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Preliminary enrollment data for the fall of 2023 has largely brought good news for colleges and universities.
Bachelor’s enrollment up 2.1% compared to the previous year, with all major institutional sectors enjoying increases, including four-year institutions and community colleges. Meanwhile, graduate enrollment rose 0.7%, an encouraging sign for the sector after the number of employees fell by 0.9% in autumn 2022.
But initial numbers also pointed to storm clouds ahead. First-year enrollment fell 3.6 percent this fall, nearly reversing the gains colleges saw last year in that group.
The findings are based on preliminary data from the National Student Clearinghouse Research Center as of Sept. 28. They come from 55 percent of the Title IV degree-granting colleges that participate in the clearinghouse, covering about 9.6 million students.
We further break down some of the recording trends below:
Short-term letters of credit gained momentum
Annual Percentage Change in Enrollment by Credential Type
Short-term letters of credit continue to prove popular with undergraduate and graduate students. In the fall of 2023, enrollment in baccalaureate certificate programs increased by 9.9% over the previous year, while enrollment in graduate degrees increased by 5.7%.
Graduate programs did not perform well. Master’s programs saw the smallest increase in enrollment, at 0.2 percent, followed by bachelor’s degree programs, which saw headcount increase by 0.9 percent.
First-year student enrollment declined at four-year colleges
Annual percentage change in first-year enrollment by institution type
The decline in freshmen is concentrated at four-year colleges, public and private. Enrollment for this group fell 6.1 percent at public four-year colleges and 4 percent at private nonprofits.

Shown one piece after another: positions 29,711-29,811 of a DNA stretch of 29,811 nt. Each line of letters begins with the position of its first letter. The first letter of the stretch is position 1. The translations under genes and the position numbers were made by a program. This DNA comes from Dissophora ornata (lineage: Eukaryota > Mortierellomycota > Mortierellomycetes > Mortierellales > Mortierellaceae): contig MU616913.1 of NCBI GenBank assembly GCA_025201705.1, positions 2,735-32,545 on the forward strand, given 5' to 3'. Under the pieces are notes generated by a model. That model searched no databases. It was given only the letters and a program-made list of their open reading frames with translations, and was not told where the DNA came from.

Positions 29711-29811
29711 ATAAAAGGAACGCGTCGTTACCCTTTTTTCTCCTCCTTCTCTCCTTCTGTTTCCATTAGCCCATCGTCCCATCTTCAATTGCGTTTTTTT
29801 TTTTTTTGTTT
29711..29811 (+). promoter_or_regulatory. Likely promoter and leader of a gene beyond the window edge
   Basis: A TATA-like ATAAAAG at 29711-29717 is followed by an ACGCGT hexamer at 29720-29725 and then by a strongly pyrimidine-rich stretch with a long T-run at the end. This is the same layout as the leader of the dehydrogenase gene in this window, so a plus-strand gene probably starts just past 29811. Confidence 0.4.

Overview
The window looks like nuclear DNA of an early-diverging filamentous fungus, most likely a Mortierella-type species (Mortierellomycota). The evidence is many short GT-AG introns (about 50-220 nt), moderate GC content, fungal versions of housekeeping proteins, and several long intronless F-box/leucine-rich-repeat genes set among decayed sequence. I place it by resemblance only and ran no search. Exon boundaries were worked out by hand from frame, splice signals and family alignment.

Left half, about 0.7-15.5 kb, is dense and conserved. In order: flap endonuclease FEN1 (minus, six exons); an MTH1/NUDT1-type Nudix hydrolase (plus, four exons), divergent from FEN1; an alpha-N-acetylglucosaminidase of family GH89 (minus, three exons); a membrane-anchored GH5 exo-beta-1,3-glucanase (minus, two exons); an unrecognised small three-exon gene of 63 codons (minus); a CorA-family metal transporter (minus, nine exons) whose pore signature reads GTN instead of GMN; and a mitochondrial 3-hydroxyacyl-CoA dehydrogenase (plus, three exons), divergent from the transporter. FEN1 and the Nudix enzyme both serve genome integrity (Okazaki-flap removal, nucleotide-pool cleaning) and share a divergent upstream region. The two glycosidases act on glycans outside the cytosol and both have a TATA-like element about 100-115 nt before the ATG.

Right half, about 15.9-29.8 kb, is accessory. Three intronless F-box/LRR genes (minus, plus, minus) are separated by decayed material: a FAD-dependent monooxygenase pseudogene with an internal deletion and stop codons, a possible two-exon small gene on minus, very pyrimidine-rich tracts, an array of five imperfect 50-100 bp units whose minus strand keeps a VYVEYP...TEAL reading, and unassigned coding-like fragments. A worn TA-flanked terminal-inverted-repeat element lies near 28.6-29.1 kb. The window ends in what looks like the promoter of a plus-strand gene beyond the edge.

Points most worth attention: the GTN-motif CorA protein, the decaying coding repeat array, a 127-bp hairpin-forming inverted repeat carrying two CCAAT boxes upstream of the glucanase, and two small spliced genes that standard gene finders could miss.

Meanwhile, the number of freshmen at community colleges remained steady, falling just 0.2 percent. And four-year for-profit colleges enjoyed a large 10.8% increase in first-year students.
White student enrollment declined at the undergraduate and graduate levels
Annual percentage change in fall 2023 enrollment by race
Almost all racial and ethnic groups the clearinghouse tracked saw enrollment increases at the undergraduate and graduate levels.
Latino students had the largest increase in undergraduate enrollment, growing 4.2 percent. Asian students, meanwhile, had the biggest increase at the tertiary level, reaching 6%.
However, white student enrollment declined by 0.9% at the undergraduate level and by 1.9% at the graduate level.
Undergraduate enrollment was mixed across age groups
Annual percentage change in student enrollment by age group
Enrollment trends were mixed across age groups. Those 17 or younger, which includes high school students in dual enrollment programs, increased by 8.8 percent, continuing a rapid increase from the previous year.
Students between the ages of 18 and 20 also saw a 3% increase. Enrollment of students over 30 also increased by 2.9%
However, students between the ages of 21 and 29 saw a decline of about 1%.
Vermont saw the largest drop in enrollment, while Kentucky had the largest increase
Fall 2023 Annual Percentage Change in Enrollment by State
Most states enjoyed an overall increase in enrollment. Only nine states saw declines, with Vermont’s 4.7 percent drop in enrollment accounting for the largest drop. Iowa and Pennsylvania, meanwhile, had essentially flat enrollment.
The preliminary data does not include data for New Jersey, Oregon, Rhode Island or Washington because of the low number of institutions or low enrollment coverage, according to the clearinghouse.